Deloitte's Second Act18 Mar 2015
Hot off their success transforming the BC social services sector with “integrated case management”, Deloitte is now heavily staffing the upcoming transformation of the IT systems that underpin our natural resource management ministries.
Interlude: I should briefly note here that Deloitte’s work in social services involved building a $180,000,000 case management system that the people who use it generally do not like, using software that nobody else uses for social services, that went offline for several consecutive days last year, and based on software that basically entered end-of-life almost five years ago. I’m sure that’s not Deloitte’s fault, they are only the international experts hired to advise on the best ways to build the system and then actually build it.
*So many shiny arrows!
Smells like management consultants...*
The brain trust has now decided that the thing we need on the land base is “integrated decision making”, presumably because everything tastes better “integrated”. A UVic MPA student has done a complete write-up of the scheme — and I challenge you to find the hard centre inside this chewey mess of an idea — but here’s a representative sample:
The IDM initiative is an example of horizontal management because it is an initiative among non‐hierarchical ministries focused on gaining efficiencies by harmonizing regulations, IT systems and business processes for the betterment of the NRS as a whole. Horizontal management is premised on joint or consensual decision making rather than a more traditional vertical hierarchy. Horizontal collaborations create links and share information, goodwill, resources, and power or capabilities by organizations in two or more sectors to achieve jointly what they cannot achieve individually.
Sounds great, right!?! Just the sort of thing I’d choose to manage billions of dollars in natural resources! (I jest.)
Of course, the brain trust really isn’t all that interested in “horizontal management”, what has them hot and bothered about “integrated decision making” is that it’s an opportunity to spend money on “IT systems and business processes”. Yay!
To that end, they carefully prepared a business case for Treasury Board, asking for well north of $100M to rewrite every land management system in government. Forests, lands, oil and gas, heritage, the whole kit and caboodle. The business case says:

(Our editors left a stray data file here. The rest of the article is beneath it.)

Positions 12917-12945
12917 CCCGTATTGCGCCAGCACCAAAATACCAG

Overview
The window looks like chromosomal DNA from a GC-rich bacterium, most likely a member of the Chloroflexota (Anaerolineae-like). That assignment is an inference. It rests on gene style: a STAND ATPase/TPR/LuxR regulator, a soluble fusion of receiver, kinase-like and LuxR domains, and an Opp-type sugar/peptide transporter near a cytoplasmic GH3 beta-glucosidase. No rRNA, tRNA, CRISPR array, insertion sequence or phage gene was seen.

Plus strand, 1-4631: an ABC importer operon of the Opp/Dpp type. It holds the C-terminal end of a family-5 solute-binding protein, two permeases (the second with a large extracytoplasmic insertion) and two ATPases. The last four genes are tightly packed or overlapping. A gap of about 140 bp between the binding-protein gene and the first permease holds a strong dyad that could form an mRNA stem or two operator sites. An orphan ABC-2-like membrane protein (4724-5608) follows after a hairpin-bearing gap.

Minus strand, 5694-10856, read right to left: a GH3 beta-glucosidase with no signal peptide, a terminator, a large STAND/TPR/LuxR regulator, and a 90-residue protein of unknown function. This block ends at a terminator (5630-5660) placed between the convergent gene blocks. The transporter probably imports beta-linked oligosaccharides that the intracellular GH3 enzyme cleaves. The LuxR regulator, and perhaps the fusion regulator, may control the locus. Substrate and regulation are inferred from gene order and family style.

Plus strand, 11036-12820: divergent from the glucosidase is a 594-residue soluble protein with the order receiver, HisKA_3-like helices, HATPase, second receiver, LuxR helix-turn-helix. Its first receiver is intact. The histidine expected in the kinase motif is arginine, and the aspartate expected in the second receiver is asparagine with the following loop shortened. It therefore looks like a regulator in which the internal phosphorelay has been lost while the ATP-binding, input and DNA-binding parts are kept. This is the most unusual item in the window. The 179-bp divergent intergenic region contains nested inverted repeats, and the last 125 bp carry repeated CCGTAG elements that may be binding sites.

IDM will improve the ability of the six ministries and many agencies in the NRS to work together to provide seamless, high‐quality service to proponents and the public, to provide effective resource stewardship across the province, to effectively consult with First Nations in natural resource decisions, and to contribute to cross‐government priorities.
Sounds ambitious! I wonder how they’re going to accomplish this feat of re-engineering? Well, I’m going to keep on wondering, because they redacted everything in the business case except the glowing hyperbole.
However, even though we don’t know how, or really why, they are embarking on this grand adventure, we can rest assured that they are now spending money at a rate of about $10M / year making it happen, much of it on our good friends Deloitte.
*Not that Secretariat...*
- There are currently 80 consultants billing on what has been christened the “Natural Resource Sector Transformation Secretariat”.
- Of those consultants 34 are (so far) from Deloitte.
- Coincidentally, 34 is also the number of government staff working at the Secretariat.
- So, 114 staff, of which 34 are government employees and the rest are contractors. How many government employees does it take to change a lightbulb? Let me take that to procurement and I’ll get back to you.
The FOI system charged me $120 (and only after I bargained down my request to a much less informative one) to find the above out, because they felt that the information did not meet the test of being “of public interest”. If you feel it actually is in the public interest to learn where our $100M on IT services for natural resources are being spent, and you live in BC, please leave me a comment on this post.
Interlude: The test for whether fees should be waived is double barrelled, but is (hilariously) decided by the public body itself (soooo unbiased). Here are the tests I think I pass (but they don’t):
- Do the records show how the public body is allocating financial or other resources?
- Is your primary purpose to disseminate information in a way that could reasonably be expected to benefit the public, or to serve a private interest?
I’m still digging for more information (like, how is it that Deloitte can bill out 34 staff on this project when there hasn’t been a major RFP for it yet?) so stay tuned and send me any hints if you have them.